This subproject is one of many research subprojects utilizing the resources provided by a Center grant funded by NIH/NCRR. Primary support for the subproject and the subproject's principal investigator may have been provided by other sources, including other NIH sources. The Total Cost listed for the subproject likely represents the estimated amount of Center infrastructure utilized by the subproject, not direct funding provided by the NCRR grant to the subproject or subproject staff. The overall objective of this study is to determine, for the first time at an atomic level resolution, the structure of full length Ca2+ release channel / ryanodine receptor (RyR) that is required for excitation-contraction (EC) coupling in skeletal (RyR1) and in cardiac (RyR2) muscles.
Our aims are designed to overcome this critical barrier to progress in the RyRs field and to expand our understandings of the structure/function relationships of intracellular Ca2+ release channels and the mechanisms by which protein-protein interactions, post-translational modifications, disease causing mutations and drugs modulate the RyR channel function. The proposed studies are designed to provide the first high-resolution snapshot of the full-length native RyR1 channels and identify key functional regions of the channel that will have an enormous impact on the fields of skeletal and cardiac muscles calcium release channels and EC coupling. Atomic resolution information for RyR1 and RyR2 has been limited to small regions of the amino terminus and the lack of high-resolution information on the intact receptor has severely hampered a detailed understanding of RyRs function in physiological and diseased states. This study will provide important new structural information that will help address many of the outstanding questions concerning the regulation of RyRs in normal physiology and its dysfunction related to diseases. Structural data on RyRs will shed light on how mutations cause channel dysfunction and muscle disorders, and potentially how drugs modify the dysfunctional channels to improve outcome. These studies may lead to the design of better and more effective therapies for skeletal and cardiac muscle deseases based on the docking of drugs in their binding sites on the RyR channel.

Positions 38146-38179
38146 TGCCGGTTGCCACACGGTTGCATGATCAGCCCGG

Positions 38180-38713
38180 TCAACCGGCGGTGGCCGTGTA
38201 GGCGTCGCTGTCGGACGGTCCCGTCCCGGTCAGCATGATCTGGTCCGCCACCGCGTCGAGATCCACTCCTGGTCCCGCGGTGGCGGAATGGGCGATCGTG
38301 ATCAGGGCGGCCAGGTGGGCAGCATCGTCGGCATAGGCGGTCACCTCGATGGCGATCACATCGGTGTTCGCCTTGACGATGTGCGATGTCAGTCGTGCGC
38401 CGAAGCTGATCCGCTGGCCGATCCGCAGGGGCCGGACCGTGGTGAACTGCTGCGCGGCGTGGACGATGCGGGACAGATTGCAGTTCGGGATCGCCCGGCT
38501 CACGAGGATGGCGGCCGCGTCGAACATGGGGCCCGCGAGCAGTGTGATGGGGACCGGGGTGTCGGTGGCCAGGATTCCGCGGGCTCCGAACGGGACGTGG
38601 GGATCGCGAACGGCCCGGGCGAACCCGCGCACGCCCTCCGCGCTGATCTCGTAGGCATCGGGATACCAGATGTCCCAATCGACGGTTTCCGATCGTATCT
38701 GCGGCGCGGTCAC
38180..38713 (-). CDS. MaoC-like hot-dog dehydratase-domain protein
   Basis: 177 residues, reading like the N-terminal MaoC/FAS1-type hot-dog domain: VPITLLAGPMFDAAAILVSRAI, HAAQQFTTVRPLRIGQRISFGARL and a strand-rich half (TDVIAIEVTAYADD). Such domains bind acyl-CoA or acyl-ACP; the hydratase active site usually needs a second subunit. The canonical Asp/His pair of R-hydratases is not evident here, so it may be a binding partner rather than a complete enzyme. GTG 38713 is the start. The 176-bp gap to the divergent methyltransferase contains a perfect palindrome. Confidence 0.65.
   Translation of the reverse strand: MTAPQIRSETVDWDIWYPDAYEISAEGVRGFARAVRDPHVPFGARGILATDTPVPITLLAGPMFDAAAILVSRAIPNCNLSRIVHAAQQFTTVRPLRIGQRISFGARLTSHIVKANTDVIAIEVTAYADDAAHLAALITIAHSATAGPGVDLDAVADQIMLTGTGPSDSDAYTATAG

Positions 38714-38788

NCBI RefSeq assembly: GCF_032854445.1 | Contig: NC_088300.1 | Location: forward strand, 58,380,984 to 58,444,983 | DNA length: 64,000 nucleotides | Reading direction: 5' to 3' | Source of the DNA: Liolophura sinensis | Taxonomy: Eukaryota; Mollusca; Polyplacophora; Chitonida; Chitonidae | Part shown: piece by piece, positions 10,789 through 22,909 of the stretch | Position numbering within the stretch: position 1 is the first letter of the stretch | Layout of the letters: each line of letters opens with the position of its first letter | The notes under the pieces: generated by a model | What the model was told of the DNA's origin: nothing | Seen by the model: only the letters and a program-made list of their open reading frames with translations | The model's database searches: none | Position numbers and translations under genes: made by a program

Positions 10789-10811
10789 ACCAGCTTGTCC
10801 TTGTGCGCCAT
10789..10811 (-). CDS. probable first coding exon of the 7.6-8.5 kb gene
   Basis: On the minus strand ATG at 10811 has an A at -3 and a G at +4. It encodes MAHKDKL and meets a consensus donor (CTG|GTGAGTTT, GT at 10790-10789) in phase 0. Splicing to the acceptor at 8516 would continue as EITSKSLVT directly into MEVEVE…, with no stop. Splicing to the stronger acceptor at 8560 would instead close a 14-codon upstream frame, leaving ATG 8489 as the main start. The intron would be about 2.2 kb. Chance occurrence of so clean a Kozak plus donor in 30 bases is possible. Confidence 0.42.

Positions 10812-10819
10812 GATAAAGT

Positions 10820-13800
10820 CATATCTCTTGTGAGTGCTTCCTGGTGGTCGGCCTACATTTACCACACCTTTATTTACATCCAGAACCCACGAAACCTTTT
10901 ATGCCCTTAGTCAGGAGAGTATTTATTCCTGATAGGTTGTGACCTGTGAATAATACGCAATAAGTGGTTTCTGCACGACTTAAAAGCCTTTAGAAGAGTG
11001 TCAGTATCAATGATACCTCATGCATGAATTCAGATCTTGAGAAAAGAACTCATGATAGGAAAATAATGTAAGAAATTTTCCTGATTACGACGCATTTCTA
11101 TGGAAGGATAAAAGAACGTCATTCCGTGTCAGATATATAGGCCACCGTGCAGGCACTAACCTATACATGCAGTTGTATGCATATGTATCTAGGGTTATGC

|Fallas, Jorge A; Ueda, George; Sheffler, William et al. (2017) Computational design of self-assembling cyclic protein homo-oligomers. Nat Chem 9:353-360|
|Krotee, Pascal; Rodriguez, Jose A; Sawaya, Michael R et al. (2017) Atomic structures of fibrillar segments of hIAPP suggest tightly mated ?-sheets are important for cytotoxicity. Elife 6:|
|Dhayalan, Balamurugan; Mandal, Kalyaneswar; Rege, Nischay et al. (2017) Scope and Limitations of Fmoc Chemistry SPPS-Based Approaches to the Total Synthesis of Insulin Lispro via Ester Insulin. Chemistry 23:1709-1716|
|Bale, Jacob B; Gonen, Shane; Liu, Yuxi et al. (2016) Accurate design of megadalton-scale two-component icosahedral protein complexes. Science 353:389-94|
|AhYoung, Andrew P; Koehl, Antoine; Vizcarra, Christina L et al. (2016) Structure of a putative ClpS N-end rule adaptor protein from the malaria pathogen Plasmodium falciparum. Protein Sci 25:689-701|
|Hancock, Stephen P; Stella, Stefano; Cascio, Duilio et al. (2016) DNA Sequence Determinants Controlling Affinity, Stability and Shape of DNA Complexes Bound by the Nucleoid Protein Fis. PLoS One 11:e0150189|
|Taylor, Noah D; Garruss, Alexander S; Moretti, Rocco et al. (2016) Engineering an allosteric transcription factor to respond to new ligands. Nat Methods 13:177-83|
|Kattke, Michele D; Chan, Albert H; Duong, Andrew et al. (2016) Crystal Structure of the Streptomyces coelicolor Sortase E1 Transpeptidase Provides Insight into the Binding Mode of the Novel Class E Sorting Signal. PLoS One 11:e0167763|
|Jorda, J; Leibly, D J; Thompson, M C et al. (2016) Structure of a novel 13 nm dodecahedral nanocage assembled from a redesigned bacterial microcompartment shell protein. Chem Commun (Camb) 52:5041-4|
|Dhayalan, Balamurugan; Fitzpatrick, Ann; Mandal, Kalyaneswar et al. (2016) Efficient Total Chemical Synthesis of (13) C=(18) O Isotopomers of Human Insulin for Isotope-Edited FTIR. Chembiochem 17:415-20|
Showing the most recent 10 out of 402 publications